Franklin hosts second Southern Hemp Expo – The Tennessean

Franklin hosts second Southern Hemp Expo - The Tennessean


The second annual Southern Hemp Expo kicked off at the Williamson County Ag Expo Park on Friday, Sept. 6, 2019. (Photo: Elaina Sauber)

Hundreds of people from across the U.S. flocked to the Williamson County Ag Expo Park last week as the second annual Southern Hemp Expo kicked off.

The passage of the federal Farm Bill last December by the U.S. Congress, which classified hemp as an agricultural commodity and removed it from the federal controlled substances list, helped fuel the already exploding industry

And as more than 2,600 Tennessee farmers and businesses became licensed by the state to grow hemp this year, dozens of companies across the U.S. touted their products and equipment for all stages of hemp and CBD production.

Those range from testing companies that ensure hemp doesn’t contain more than the allowable 0.3% of tetrahydrocannabinol (THC) to equipment suppliers that process the plant and extract cannabidiol, or CBD.

But as growers flood the market, the supply chain is still getting established, said Beau Whitney, vice president and senior economist at New Frontier Data.

“A lot of farmers have grown this crop now, but they’re not quite sure what to do with it once it matures — how to dry it, how to transport it, how to package it,” Whitney said. “it’s going to take a couple years to sort out those details.” 

An attendee at the Southern Hemp Expo smells raw hemp flower sold by one of its vendors on Sept. 6, 2019. (Photo: Elaina Sauber)

Regardless, hemp market sales in the U.S. are projected to exceed $5 billion by 2022, according to New Frontier Data.

Those new to hemp farming can take notes from companies that have been in the market for years, such as High Grade Hemp Seed, Inc., based in Longmont, Colo. 

The company, which sells hemp seed and seed starts to growers, has carefully honed varieties of hemp that are high in CBD, with names like Cherry Wine, Berry Blossom and Trophy Wife.

“Because we’ve been farming it for a few years, we’ve got an understanding what we need to do to get it to that finished product,” grower Alexis Corral said. “But we do work with other farmers in terms of being a distributor for them if need be, and putting them in contact with suppliers.”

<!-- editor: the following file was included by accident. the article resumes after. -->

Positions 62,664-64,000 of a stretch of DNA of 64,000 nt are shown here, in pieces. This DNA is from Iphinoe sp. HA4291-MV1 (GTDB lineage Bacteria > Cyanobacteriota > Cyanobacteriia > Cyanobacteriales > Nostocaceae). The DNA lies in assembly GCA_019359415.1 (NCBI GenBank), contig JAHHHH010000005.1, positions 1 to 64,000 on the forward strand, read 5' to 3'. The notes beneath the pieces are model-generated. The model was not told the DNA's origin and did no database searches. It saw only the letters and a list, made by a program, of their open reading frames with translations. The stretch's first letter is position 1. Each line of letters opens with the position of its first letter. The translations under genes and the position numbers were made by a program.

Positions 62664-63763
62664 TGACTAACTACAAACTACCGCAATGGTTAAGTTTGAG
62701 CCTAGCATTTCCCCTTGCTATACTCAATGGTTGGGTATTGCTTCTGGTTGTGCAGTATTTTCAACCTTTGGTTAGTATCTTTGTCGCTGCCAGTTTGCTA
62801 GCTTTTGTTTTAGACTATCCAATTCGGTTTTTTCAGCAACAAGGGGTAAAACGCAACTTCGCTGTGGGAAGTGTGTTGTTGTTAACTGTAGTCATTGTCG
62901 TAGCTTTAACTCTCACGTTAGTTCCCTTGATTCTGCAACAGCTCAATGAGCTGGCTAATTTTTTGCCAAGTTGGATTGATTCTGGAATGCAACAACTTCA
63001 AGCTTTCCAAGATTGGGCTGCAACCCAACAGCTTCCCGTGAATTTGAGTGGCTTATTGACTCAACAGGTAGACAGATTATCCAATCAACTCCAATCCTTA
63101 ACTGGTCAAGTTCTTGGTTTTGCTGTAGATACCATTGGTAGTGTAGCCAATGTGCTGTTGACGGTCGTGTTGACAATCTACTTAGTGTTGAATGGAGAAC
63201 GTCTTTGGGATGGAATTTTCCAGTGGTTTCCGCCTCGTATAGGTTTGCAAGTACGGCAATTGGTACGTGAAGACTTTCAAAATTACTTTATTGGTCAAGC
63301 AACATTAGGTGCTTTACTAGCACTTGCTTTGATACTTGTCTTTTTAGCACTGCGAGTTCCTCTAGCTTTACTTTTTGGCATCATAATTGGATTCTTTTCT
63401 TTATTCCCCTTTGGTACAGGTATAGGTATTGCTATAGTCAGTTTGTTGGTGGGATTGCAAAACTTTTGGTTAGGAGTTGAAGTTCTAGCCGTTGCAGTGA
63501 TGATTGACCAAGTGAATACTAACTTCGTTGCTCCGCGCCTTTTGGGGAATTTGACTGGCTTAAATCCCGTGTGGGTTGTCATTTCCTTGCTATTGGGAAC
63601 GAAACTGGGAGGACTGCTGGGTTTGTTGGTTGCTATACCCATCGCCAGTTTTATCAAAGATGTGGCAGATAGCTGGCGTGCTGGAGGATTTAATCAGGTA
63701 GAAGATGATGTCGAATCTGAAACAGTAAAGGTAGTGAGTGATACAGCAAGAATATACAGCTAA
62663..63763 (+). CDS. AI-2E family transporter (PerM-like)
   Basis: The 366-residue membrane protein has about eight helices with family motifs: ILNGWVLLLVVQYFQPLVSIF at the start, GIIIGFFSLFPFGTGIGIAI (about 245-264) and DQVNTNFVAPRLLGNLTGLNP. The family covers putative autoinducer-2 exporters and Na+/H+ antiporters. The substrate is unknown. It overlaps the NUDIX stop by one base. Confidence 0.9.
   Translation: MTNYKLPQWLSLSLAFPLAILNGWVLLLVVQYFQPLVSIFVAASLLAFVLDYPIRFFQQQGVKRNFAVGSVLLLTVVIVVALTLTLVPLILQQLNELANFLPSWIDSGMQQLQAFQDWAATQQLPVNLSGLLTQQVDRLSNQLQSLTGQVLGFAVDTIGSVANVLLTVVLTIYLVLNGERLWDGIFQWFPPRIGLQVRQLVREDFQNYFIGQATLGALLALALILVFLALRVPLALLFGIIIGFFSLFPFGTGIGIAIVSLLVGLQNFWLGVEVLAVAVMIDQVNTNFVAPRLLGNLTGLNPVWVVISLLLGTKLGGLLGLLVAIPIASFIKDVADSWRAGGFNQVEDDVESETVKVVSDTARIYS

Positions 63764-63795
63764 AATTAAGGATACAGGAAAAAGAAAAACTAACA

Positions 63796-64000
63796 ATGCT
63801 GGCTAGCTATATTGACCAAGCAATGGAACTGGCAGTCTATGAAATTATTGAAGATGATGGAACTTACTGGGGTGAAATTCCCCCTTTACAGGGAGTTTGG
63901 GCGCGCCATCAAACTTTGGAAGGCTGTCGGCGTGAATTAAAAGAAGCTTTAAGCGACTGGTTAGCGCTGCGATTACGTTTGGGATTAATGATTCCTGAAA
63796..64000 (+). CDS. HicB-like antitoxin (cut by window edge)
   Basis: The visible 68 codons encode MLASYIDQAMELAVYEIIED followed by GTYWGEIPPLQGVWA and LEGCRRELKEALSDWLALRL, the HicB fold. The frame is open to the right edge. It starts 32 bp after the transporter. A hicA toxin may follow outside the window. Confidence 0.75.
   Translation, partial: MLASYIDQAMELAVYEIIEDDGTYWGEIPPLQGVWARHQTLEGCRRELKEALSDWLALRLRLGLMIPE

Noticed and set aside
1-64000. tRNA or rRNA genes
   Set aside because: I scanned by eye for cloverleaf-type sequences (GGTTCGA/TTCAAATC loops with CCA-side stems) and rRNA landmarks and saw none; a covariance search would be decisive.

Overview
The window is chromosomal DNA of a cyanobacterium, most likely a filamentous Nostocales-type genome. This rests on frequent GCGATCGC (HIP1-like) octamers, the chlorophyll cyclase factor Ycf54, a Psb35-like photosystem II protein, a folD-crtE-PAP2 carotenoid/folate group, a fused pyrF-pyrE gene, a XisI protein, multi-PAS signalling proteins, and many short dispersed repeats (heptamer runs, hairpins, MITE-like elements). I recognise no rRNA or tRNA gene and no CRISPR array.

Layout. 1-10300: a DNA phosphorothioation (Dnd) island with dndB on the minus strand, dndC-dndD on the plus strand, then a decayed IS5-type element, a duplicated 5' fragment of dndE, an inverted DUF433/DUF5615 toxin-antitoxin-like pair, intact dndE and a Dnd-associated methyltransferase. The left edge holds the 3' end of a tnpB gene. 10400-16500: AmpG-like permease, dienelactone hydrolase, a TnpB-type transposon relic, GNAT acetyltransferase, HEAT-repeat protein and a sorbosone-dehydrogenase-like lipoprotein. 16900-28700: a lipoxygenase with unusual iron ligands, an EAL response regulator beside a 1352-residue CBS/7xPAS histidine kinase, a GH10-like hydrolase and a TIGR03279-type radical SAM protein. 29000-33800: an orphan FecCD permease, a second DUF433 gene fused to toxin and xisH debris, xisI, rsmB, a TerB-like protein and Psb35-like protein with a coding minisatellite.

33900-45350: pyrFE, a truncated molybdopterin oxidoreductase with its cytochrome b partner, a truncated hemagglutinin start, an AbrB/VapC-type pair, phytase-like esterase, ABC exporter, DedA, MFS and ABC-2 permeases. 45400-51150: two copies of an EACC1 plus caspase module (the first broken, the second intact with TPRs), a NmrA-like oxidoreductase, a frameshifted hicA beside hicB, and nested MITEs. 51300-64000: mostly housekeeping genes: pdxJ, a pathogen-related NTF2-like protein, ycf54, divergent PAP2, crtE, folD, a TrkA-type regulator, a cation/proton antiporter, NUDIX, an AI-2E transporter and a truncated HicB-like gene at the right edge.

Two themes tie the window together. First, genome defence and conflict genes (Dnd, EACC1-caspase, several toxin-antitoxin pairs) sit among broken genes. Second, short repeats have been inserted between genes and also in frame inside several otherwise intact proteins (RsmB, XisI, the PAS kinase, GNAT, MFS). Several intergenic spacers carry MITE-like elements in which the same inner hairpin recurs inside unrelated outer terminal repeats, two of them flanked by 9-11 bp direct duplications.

While raw hemp flower — which looks and smells identical to high-THC cannabis but has no psychoactive qualities — is now perfectly legal to sell, not everyone wants to light up just yet. 

Eden Faulkner, who works for Springfield hemp farmer Bill Corbin, explains their different strains of raw flower at the second annual Southern Hemp Expo on Sept. 6, 2019. (Photo: Elaina Sauber)

Many of the roughly 150 vendors at the expo were selling more than just hemp seeds and flower. 

Among them was Isolate Extraction Systems, Inc., a Colorado-based company that sells extraction equipment for hemp and other products. 

The company sells a machine resembling a high-tech pressure cooker, which takes raw hemp, separates the particles and produces concentrated, ready-to-sell CBD oil. The machine can process about 140 pounds of hemp per day.

“We’re one of the few machines out there that is 100% automated,” sales employee Keith Vales said. “The oil comes out shelf ready.”

The extraction machine costs $340,000 — but that doesn’t seem to be deterring customers. 

The company has grown rapidly since the Farm Bill passed, Vales said. They’ve nearly doubled their number of employees to more than 70 over the last six months. 

“It’s an industry that’s starting at zero and going directly up to 100. If we could really dial it in, make consistent rules from state to state and make the laws make sense…that will be much more beneficial to consumers,” Vales said. 

‘A NEW GOLD RUSH’: Tennessee hemp farming rises 1,100% in one year. Is it growing too fast?

HEMP FARMING: Land that once served Hermitage Hotel restaurant now grows hemp

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Reach Elaina Sauber at, 615-571-1172 or follow @ElainaSauber on Twitter.

What’s the difference between hemp and marijuana?All hemp is cannabis, but not all cannabis is hemp. The biggest difference is that hemp cannot get users high. Legal hemp must contain 0.3% or less of tetrahydrocannabinol, the psychoactive compound that creates the “high” for people who use it. Hemp has much higher levels of cannabidiol, or CBD, which does not produce any psychoactive effects.Products made from hemp and CBD range from creams, ointments, food and peverages to pet treats, capsules and oils. 

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